• ah the emotional attachment. It is so very important, and it just isn’t there with a credit card, you’re right. My parents are paying for our wedding and although they are paying as we go, the emotional attachment is there, because I know how hard my family works for their money, and the budget they gave us is in no way easy for them.

  • Brilliant. We are only using cash – if we don’t have it, we don’t spend it. Even our honeymoon was paid for in cash. I still have two months to go, but we’ll see…I don’t even OWN a credit card so Mr RS would have to do that himself, and he doesn’t want to. So I think we’re safe :-)

  • i agree with this though the emotional attachment is still there with the credit card, for me at least. simply because i’ll be facing the bill come the end of the month.

    i’m planning on paying for most of the wedding with the cash i saved up but will be putting everything on a credit card [i have one with an awesome single-digit interest rate] simply for the buyer’s protection and for the miles benefits [whether we end up cashing out for airfare or money back]. so it’s a hybrid approach. if i don’t have the cash already, it’s not getting charged because i don’t like carrying a balance.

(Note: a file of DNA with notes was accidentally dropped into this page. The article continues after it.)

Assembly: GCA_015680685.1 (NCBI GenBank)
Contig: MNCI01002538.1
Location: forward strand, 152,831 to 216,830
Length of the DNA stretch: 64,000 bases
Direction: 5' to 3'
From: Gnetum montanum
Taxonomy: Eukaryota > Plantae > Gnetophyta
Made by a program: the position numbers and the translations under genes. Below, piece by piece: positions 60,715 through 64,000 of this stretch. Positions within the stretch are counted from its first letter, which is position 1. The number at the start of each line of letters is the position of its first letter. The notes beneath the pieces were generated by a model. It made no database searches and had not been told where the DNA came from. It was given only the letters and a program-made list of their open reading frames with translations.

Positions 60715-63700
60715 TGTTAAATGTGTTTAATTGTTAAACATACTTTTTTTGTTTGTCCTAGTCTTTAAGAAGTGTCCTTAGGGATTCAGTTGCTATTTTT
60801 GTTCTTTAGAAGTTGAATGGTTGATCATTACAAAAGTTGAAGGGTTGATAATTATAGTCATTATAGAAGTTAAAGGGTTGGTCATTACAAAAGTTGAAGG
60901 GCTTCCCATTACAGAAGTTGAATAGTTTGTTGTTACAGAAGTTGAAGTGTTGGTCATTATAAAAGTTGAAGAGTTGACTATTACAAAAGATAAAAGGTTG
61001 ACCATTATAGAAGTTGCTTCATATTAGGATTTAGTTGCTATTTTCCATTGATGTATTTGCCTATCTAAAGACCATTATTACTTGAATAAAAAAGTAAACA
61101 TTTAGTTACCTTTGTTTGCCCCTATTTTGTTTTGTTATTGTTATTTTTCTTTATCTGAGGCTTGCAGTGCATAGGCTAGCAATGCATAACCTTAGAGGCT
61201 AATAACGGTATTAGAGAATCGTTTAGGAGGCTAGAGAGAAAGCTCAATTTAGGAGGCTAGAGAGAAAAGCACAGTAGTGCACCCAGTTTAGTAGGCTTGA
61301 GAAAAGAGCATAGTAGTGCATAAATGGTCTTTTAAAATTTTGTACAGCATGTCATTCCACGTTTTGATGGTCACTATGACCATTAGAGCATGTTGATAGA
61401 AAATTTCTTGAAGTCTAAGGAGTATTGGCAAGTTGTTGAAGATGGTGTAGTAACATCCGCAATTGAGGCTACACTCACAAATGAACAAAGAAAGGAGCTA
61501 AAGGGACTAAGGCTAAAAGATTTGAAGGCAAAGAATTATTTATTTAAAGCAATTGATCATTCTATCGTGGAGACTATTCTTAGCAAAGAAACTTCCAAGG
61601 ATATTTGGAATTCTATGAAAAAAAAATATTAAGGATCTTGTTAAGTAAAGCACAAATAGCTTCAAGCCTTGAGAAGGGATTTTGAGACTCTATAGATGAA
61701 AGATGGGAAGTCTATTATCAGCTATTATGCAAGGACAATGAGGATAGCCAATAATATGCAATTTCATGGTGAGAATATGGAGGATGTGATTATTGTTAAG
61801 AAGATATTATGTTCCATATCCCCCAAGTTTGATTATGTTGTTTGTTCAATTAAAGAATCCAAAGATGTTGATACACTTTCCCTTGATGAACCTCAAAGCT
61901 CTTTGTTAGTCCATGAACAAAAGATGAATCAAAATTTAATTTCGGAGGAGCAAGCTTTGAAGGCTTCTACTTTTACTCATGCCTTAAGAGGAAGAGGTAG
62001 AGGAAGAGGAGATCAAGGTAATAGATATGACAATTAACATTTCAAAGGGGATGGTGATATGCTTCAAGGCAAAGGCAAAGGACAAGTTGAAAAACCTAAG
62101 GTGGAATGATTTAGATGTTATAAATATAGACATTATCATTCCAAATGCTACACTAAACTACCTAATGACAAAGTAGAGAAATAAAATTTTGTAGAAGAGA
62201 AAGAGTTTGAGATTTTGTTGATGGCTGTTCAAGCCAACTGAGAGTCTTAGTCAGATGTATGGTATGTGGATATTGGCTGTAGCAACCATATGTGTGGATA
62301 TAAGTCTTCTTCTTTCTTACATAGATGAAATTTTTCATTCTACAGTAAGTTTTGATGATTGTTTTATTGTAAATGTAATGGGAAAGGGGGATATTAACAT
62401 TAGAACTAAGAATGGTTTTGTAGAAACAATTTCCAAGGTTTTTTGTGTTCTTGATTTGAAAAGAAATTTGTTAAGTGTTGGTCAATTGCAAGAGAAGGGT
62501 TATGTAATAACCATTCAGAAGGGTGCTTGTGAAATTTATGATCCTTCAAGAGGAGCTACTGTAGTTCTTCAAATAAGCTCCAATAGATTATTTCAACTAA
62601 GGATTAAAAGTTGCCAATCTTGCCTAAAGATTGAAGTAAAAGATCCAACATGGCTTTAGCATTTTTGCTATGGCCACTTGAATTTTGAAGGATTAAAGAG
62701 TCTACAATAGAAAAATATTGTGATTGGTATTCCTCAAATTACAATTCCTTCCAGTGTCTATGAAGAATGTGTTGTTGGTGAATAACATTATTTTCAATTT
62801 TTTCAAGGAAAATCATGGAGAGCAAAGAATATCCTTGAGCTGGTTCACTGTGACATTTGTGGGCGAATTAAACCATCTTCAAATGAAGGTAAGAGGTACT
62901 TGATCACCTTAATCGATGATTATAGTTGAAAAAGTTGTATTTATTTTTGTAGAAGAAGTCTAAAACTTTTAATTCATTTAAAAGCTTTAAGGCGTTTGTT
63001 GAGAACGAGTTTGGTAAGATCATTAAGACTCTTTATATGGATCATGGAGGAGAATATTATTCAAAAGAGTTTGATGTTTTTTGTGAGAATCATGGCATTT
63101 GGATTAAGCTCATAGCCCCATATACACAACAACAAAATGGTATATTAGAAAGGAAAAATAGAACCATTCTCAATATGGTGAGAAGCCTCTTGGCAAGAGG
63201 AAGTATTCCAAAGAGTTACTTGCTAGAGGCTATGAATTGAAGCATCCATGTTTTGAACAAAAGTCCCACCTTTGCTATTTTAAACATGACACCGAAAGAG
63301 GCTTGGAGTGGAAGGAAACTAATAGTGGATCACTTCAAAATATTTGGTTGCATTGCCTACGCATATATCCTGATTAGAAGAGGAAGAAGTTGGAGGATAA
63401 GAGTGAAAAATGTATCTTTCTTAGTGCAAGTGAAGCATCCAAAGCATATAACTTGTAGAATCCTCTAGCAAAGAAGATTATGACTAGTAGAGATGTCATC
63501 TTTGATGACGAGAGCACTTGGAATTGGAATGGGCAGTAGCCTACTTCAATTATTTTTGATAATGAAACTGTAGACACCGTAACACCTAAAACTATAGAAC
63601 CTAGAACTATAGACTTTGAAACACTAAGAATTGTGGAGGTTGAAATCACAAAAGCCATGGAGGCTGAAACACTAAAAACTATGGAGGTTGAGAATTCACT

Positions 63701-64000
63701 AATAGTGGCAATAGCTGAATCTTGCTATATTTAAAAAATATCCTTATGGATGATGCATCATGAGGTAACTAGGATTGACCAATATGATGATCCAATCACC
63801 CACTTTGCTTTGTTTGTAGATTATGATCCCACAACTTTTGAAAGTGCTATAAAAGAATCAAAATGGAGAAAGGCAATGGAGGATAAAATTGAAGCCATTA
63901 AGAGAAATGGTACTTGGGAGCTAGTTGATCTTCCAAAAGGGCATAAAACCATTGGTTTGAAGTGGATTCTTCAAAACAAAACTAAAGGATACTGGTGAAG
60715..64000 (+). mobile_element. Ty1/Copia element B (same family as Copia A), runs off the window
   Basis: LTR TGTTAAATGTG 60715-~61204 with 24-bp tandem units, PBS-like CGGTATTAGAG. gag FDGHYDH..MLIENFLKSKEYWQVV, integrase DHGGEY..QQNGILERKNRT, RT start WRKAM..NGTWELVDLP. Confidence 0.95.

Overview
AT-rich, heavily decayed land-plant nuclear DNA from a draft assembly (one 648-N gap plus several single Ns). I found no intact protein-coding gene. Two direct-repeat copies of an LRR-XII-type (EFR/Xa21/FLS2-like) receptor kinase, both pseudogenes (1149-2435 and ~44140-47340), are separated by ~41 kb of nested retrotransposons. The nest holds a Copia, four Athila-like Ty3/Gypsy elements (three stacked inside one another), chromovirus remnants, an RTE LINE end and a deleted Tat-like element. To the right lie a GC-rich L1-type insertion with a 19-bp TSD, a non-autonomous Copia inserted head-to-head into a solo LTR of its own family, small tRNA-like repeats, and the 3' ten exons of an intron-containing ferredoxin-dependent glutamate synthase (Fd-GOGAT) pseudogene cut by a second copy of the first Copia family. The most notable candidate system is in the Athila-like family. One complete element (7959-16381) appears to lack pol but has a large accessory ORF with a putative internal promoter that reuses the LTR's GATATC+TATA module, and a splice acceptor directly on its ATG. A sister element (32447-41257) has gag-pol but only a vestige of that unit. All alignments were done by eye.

• Anonymous

    Thank you Thank you Thank you!!! From the bottom of my heart. I have exactly the same sentiments as you when it comes to paying for stuff, but no matter how I’ve tried explaining it to the BF, he doesn’t get it. Now I have this to show him, and maybe it will finally *click*. GIANT SIGH OF RELIEF.

  • This is a great plan for LIFE, in general!!